Biography of Pearl Buck, the first American woman to win the prestigious Nobel Prize for Literature.
This award was granted to her in 1938. Previously, in 1932, she had won the also prestigious Pulitzer Prize.
Literary merits of the writer Pearl Buck
When she died, at 81 years old, she had published more than 85 books, mainly novels set in China.
Her literary production also includes the story, the theater, the screenplay, poetry, children’s literature, biography and even a cookbook.
Her style is simple and direct, with feelings that show compassion for the most humble, and the desire to instruct underlies her stories.
At all stages of her life, she always showed concern for fundamental human values.
Pearl Buck’s childhood and family
Pearl Buck was born in West Virginia, USA, on July 26, 1892.
Her parents (Absalom and Caroline Sydenstricker) were Presbyterian missionaries established in China, but that year they were in the United States with their 3 children.
Pearl (full name: Pearl Comfort) was the fourth of 7 children who had the Sydenstricker marriage.
When Pearl was 3 years old, the family returned to China, to the city of Chin kiang, in the province of Kiangsu, in the central east of China, relatively close to Nanking and Shanghai.
There, in China, Pearl Buck lived almost forty years, although in different periods of her life.
Her parents, in addition to preaching the Gospel, ran a small dispensary that they themselves had opened.
Due to these circumstances, Pearl spoke perfect English and Mandarin.
She was educated mainly by her mother, with the help of a Chinese tutor.
In 1900, the family had to move to Shanghai.
In 1911, they all again moved to the United States, where they remained until 1915.
Once in the United States, Pearl continued her studies at Virginia’s “Randolph-Macon College“.
After Pearl’s graduation, the family returned to China again and settled in Nanking.
Pearl Buck as professor of English literature
Pearl began teaching English Literature at Nanking University and China National University.
In 1919, she met John Lossing Buck, an economist. They married, she was renamed Pearl Buck and they went to live in Nan Suzhou.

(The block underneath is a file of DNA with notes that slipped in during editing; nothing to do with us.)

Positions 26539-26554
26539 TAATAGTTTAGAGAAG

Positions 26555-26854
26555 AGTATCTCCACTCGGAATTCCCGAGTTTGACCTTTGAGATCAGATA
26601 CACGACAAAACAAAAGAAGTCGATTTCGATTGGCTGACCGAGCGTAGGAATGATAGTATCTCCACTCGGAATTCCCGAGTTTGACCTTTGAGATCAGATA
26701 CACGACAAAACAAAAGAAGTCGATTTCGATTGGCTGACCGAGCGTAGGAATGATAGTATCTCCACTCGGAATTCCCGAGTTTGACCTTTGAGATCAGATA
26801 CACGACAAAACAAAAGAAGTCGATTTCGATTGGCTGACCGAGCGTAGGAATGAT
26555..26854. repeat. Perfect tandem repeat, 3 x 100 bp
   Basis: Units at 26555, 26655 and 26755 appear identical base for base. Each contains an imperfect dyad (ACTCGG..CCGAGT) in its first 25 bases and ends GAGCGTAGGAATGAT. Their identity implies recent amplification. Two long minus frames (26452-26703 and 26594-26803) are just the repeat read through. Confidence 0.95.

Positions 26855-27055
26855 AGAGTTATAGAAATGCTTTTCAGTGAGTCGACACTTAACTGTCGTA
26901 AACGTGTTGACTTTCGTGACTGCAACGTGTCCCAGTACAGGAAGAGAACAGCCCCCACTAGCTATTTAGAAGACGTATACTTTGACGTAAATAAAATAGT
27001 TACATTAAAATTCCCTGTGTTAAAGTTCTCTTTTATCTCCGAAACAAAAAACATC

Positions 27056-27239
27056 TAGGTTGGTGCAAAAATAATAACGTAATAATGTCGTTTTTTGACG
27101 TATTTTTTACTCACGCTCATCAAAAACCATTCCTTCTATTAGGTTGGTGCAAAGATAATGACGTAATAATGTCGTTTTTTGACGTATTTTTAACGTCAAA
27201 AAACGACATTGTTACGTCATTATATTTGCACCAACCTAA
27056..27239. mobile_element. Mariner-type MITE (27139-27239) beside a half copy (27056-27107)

The marriage lasted almost eighteen years; but from the beginning they were not a happy couple.
From 1920 to 1933 they lived in Nanking, on the University Campus, where they both taught.
The Pearl Buck family in China
Their first daughter was born in 1921, and she fell victim to an illness, after which she was left with severe mental retardation.
During delivery, a uterine tumor had been detected in Pearl Buck , as a result of which she could no longer have children.
In 1925, the couple adopted a baby, Janice.
A year earlier, in 1924, Pearl left for the United States a year and earned a Master’s degree from Cornell University.
Pearl Buck’s life in wartime in China
In 1927, they were forced to escape to Japan after a serious social incident in Nanking.
There was a battle involving nationalist troops, elements of Chiang Kai-shek, communist forces, and western military detachments.
The Bucks spent the day hiding, until the Americans rescued them.
After a year, they returned to Nanking, even though the danger still persisted.
Beginnings of Pearl Buck’s literary works
In 1930, when the publisher John Day published the first Pearl Buck novel: “Wind of the East, Wind of the West“, she had already published stories and essays in magazines such as “Nation“, “The Chinese Recorder“, “Asia” for 10 years and “Atlantic Monthly“.
In 1931, the same publisher published her second novel: “The Good Land“, set in China in the 1920s.
It became the best-selling book in 1931 and 1932, and it earned Pearl Buck the Pulitzer Prize in 1932, and the Howells Medal in 1935.
Additionally, this novel was adapted into a Metro Goldwyn Meyer movie in 1937.
“The Good Land” is considered one of the greatest works of the 20th century, for the beautiful stories and nice details of the Chinese customs of that time.
This novel was followed by “Children” and “A divided house“. Both constitute a splendid description of customs and characters of the time.
Writer Pearl Buck sets up residence in the USA
In 1934, after divorcing John Buck, Pearl permanently settled in the USA.
From then on, she became a strong activist, a determined defender of civil rights and equal rights for women.
She continued to publish articles and essays, dedicated to spreading her views and social convictions.
She started working at Howard University, where she collaborated for almost 20 years.
Pearl Buck’s life with her new husband
In 1935, the Executive Director of the “John Day Publishing House”, Richard Walsh, became Pearl’s second husband.
With Richard Walsh, her new husband, Pearl Buck bought the Green Hills Farm in Bucks County, Pasadena.
Both adopted six more children.
This farm is now part of the country’s “Register of Historic Buildings”. More than fifteen thousand people visit it every year.
In 1938 Pearl Buck won the Nobel Prize for Literature.
She continued to publish novels, biographies, poetry, drama, and story collections, to surpass more than 80 highly successful titles.
Several of her novels were brought to the cinema.
Contrary to the experimental current of the time, embodied in James Joyce or Virginia Woolf, Pearl S. Buck’s narrative style is direct and simple.
In 1942, she and her husband founded the “East and West Association”, dedicated to cultural exchange and understanding between Asia and the West.
Pearl Buck founded “Welcome House”, the first adoption agency that accepted Asian and mixed-race children.
In 1964, she established the “Pearl S. Buck Foundation”, which cared for Asian-American children who were not eligible for adoption.
This Foundation benefited hundreds of children, in various countries in Asia.
This great woman, extraordinary, brave and generous, passed away on March 6, 1973, in Danby, Vermont, Pennsylvania, USA.